Cargo

Raghavan walked to his desk dressed in a white bathrobe. He pressed a button and a monitor sprung up on his desk and lit up. It seemed to be a busy day ahead for the Minister of Transportation.

An instant message popped up from his daughter Manju in Cleveland. She had moved to the United States with her husband, an American citizen about a year ago. Raghavan opened the message—‘Please send a bottle of spicy mango pickles!’

Even in this day and age, certain products have to be ordered from the source, thought Raghavan. 
“Send to secretary!”

The message was automatically forwarded by the machine to his secretary, an autonomous software agent. The secretary, a holographic 3D avatar appeared before him.
“Sure sir. I will place an order today. You have a video conference with the Prime Minister on the transport budget coming up in half hour.”

“Yes, thanks. Can you organize all files related to that meeting? I will be back in a few minutes.”

Raghavan walked into an adjoining room while the secretary automatically placed an order for a bottle of spicy cut mango pickles and paid for it using Raghavan’s credit card. She received an acknowledgement of the transaction and a message confirming delivery within two hours was automatically sent to Manju.


* * *


“What are the growth plans for this year?” asked the Prime Minister who also held the Finance portfolio.
“We are asking for a twenty percent increase in budget this year. A majority of the increase can be funded from the carbon credits account and additional taxes for those using traditional means of transportation. About ten percent would have to come from other sources.”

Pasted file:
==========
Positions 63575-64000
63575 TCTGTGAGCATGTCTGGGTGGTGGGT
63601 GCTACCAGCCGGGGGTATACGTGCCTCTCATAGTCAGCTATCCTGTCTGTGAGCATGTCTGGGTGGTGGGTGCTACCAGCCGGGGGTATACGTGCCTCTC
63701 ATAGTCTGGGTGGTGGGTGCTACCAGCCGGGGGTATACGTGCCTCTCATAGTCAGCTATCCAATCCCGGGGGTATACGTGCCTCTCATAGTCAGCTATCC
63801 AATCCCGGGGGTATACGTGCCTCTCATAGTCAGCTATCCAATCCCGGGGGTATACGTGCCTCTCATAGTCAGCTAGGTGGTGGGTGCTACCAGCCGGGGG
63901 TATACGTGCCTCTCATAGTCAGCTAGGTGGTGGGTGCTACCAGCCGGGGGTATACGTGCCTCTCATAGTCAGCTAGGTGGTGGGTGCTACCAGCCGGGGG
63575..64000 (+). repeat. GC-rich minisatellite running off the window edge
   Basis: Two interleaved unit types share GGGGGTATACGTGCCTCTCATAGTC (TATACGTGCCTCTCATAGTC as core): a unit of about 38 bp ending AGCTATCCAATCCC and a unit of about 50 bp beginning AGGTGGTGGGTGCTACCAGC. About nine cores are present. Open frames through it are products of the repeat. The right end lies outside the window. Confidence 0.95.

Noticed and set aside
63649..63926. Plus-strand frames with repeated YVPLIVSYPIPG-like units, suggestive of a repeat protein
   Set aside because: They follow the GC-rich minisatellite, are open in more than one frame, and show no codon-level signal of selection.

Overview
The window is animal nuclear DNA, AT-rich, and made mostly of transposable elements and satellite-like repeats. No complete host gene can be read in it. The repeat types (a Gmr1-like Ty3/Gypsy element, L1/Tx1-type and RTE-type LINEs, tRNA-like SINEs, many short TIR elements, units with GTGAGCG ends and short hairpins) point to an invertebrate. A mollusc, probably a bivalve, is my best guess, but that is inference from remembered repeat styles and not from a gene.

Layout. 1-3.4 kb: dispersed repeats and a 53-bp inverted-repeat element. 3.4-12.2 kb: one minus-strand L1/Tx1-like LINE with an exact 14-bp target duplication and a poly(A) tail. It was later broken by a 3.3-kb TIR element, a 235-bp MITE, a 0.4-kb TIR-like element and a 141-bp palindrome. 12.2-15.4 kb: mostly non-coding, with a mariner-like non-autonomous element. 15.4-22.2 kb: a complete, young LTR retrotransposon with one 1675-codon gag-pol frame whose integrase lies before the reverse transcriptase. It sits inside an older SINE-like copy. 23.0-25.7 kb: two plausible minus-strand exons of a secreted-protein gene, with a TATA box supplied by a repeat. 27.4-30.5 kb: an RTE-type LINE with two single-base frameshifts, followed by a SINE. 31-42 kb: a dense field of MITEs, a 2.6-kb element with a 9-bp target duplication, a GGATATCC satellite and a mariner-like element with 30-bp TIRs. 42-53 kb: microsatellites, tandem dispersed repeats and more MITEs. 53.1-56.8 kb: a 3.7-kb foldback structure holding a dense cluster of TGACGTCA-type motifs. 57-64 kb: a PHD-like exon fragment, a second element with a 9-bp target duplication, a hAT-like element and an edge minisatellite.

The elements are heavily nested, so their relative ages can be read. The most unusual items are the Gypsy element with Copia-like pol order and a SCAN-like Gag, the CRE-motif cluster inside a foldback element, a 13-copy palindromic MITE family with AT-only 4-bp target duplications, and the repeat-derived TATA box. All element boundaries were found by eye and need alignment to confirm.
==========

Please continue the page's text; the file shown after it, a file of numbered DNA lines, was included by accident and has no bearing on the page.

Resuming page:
“The additional taxes for traditional transport will be a hit with the masses. I am all for it. What does this do to the infrastructure?”
“The Indian network is already saturated and we are only going to be adding very few nodes. The improvement plan is focused on connecting China and Africa with better routes. This improvement will bring in internetwork transit fees as revenues. We should have a payback within nine months.”

“Fantastic. Let us go ahead.”

* * *
Fred Gusteau parked his vintage 2020 Harley Davidson and walked into the night club. The man he was to meet that evening was sitting at a booth, shifting in his seat restlessly.
“You are late!” he said, looking up at Fred.

“Do you have what I had asked for?”

“It took me a lot of work to find this for you. Why do you need the blueprints for?”

“Look! No questions…”

“That’s fine by me. Do you have the money?”

Fred pushed a fat brown envelope towards him. He picked it up and opened it to check its contents. He quickly flipped through the currency notes. Satisfied with it, he pulled out a small package from his jacket and handed it over to Fred.

“Thanks.” Fred left the club.


* * *

The Interpol cabinet meeting was in session. Chief Detective Dominick Melloul was making a presentation.
“A few hours ago, we detected an unidentified computer plugged into the grid. It is an illegal untrusted node. We were able to grab some of the data packets transmitted by it. We traced the location of that computer and our agents found this man—Fred Gusteau—who was killed in the ensuing gunfight. He is a known anarchist and wanted by governments all over the world. We found these on the computer we recovered from his hideout.”

The screen displayed a scanned image of an old blueprint of the Physical Interconnect.